No Worries With No-Fuss Flowers

Petunias are still looking nice, one week after they were transplanted into my hanging basket.

Some people just don’t possess the nurturing ability to keep plants and flowers flourishing, and I consider myself among them — perhaps even the poster child for plant killers.

When I bought my house in Worthington a dozen years ago, I received a pair of African Violets as housewarming gifts. Based on previous experience with live greenery inside my living space, I knew they wouldn’t live long. Still, I put them on the window sill and sprinkled them with water when I thought to do so.

I don’t recall how long they survived, but by the time I decided to toss them in the garbage, they were decaying brown stems. Whoever said African Violets were impossible to kill hasn’t met me.

Rudbeckia, phlox, salvia and delphinium are clustered around a backyard birdbath.

The watering is the problem, really. I just don’t seem to think about thirsting plants until it’s often too late to bring them back from the brink of extinction.

A month ago, a friend entrusted me with an aloe plant. I was assured the plant isn’t needy as I promised to do my best to take care of it. A drink of water once a week is all it really needs, I was instructed.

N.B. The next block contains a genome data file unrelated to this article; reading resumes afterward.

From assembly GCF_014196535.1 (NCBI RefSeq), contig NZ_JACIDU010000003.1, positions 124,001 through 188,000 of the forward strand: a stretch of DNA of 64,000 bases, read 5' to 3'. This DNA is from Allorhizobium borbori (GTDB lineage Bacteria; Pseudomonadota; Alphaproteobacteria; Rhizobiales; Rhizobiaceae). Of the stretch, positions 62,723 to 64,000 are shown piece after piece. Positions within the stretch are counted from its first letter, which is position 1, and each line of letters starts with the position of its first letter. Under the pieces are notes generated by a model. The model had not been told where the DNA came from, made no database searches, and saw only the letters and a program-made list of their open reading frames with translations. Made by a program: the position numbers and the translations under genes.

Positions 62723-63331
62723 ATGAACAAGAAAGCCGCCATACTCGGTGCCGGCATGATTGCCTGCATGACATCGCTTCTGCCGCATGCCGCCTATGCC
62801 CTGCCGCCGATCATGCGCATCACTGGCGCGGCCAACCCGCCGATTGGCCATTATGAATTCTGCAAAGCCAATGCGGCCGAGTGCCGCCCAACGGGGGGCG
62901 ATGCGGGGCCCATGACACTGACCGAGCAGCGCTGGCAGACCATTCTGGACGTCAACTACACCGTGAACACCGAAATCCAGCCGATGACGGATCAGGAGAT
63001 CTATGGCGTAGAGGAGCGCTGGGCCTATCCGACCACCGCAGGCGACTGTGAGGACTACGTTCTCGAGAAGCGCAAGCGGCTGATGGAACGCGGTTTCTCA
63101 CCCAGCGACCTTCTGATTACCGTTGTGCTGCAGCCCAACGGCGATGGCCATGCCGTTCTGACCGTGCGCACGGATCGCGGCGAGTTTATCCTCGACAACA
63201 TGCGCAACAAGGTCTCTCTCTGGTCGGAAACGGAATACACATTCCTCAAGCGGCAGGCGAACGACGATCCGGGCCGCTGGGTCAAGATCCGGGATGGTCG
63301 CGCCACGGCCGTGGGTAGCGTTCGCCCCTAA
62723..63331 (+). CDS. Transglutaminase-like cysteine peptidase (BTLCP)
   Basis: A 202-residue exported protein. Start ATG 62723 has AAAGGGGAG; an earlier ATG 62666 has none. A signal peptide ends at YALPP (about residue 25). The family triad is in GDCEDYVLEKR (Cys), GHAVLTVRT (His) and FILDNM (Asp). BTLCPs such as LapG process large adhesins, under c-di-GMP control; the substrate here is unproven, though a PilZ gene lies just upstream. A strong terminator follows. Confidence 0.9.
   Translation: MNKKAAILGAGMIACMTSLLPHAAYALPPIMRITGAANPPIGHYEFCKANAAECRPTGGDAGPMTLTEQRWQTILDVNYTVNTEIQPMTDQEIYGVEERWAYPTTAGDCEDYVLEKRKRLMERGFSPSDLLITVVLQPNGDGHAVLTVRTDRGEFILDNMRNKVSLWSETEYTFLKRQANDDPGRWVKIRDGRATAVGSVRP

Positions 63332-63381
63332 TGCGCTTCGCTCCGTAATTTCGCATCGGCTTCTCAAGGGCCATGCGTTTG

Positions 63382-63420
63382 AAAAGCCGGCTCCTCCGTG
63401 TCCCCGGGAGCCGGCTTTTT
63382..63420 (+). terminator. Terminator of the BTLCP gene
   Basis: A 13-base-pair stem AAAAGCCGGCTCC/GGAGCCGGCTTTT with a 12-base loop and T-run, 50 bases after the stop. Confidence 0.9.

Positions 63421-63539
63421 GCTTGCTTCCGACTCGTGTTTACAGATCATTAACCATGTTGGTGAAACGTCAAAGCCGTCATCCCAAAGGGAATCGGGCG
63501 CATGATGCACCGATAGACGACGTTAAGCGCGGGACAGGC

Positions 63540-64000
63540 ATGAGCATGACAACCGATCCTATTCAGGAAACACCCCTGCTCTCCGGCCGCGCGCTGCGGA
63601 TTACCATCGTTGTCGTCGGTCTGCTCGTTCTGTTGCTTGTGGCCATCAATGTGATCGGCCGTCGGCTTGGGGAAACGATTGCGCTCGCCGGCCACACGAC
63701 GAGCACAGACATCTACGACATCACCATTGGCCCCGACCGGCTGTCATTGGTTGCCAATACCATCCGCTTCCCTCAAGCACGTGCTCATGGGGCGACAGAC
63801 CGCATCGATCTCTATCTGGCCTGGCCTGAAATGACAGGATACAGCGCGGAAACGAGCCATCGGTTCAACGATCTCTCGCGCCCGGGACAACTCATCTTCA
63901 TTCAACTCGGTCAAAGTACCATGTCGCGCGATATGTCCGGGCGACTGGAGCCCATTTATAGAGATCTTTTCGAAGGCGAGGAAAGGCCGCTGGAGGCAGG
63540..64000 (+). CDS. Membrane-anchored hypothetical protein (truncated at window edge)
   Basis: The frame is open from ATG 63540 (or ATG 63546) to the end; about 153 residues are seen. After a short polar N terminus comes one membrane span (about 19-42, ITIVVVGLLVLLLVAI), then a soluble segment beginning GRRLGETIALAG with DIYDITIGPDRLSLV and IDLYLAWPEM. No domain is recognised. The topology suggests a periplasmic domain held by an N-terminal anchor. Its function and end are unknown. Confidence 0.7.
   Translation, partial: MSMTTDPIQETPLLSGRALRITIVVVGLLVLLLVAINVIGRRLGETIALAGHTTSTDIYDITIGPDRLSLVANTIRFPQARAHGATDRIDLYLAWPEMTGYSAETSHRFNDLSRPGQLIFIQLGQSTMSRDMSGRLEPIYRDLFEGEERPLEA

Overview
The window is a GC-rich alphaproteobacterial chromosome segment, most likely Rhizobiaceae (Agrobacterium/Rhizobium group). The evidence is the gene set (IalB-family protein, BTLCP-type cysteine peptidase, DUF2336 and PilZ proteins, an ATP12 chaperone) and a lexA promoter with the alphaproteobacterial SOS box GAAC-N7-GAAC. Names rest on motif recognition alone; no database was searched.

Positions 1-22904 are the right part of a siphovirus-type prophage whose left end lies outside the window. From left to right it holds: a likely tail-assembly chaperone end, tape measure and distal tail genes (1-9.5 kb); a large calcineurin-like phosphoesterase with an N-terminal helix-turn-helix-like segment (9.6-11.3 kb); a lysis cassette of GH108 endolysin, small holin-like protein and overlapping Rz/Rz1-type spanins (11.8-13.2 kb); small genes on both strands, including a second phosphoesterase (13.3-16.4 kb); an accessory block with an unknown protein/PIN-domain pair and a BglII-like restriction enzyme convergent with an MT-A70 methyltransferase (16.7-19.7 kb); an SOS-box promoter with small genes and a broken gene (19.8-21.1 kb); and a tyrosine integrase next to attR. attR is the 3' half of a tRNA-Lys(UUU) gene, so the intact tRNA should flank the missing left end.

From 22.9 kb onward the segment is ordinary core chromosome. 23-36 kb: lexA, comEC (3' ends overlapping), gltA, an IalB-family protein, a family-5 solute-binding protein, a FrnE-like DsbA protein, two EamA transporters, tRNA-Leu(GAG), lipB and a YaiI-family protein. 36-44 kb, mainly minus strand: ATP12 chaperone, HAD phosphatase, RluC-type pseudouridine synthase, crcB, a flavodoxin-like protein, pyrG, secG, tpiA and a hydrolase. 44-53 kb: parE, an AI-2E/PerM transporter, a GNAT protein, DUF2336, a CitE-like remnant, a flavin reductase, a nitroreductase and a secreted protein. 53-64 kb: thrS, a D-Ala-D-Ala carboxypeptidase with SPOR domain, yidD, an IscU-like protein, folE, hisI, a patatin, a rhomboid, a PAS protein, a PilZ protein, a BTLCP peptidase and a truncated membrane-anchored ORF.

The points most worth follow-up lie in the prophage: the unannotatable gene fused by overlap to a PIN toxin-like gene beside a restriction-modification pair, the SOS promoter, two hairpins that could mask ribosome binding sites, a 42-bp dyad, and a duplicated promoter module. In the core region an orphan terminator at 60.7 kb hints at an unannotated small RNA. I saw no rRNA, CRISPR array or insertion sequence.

I don’t know if I was in the midst of a dream about killing that plant, but I awoke around 4 one Saturday morning in fear, trying to recall the last time I’d given “Spike” some water. Had it been one week, or did two weeks go by? I couldn’t be sure, and I certainly couldn’t go back to sleep until I got up and poured some water around the aloe plant’s base.

Within a day, Spike’s spikes were plump once again. The few wilted brown tips were a lost cause, but all-in-all, he’s still looking fairly lively.

I know better than to test my luck by adding another flower pot inside my house, so instead, I’m relying on Mother Nature with outdoor plants and flowers.

The fern leaf peony has beautiful deep red blooms.

I love my no-fuss perennials that blossom with no extra effort on my part. From the purple delphinium to the deep red blooms of the fern leaf peony, the dainty pink and purple bleeding heart to the later blooming bursts of yellow from my black-eyed Susans, my yard gives off the impression that I know what I’m doing.

Just don’t look too close, though. Weed control is also not my forte.

2 Responses

  1. Kim Lambert

    Sorry to hear that Spike is causing you to lose sleep!! You can return him if it makes you feel better. Or gift him to someone going through radiation treatment.

    1. Julie Buntjer

      I’m still planning to return Spike to you … alive! 🙂 Thank you for lending him to me.

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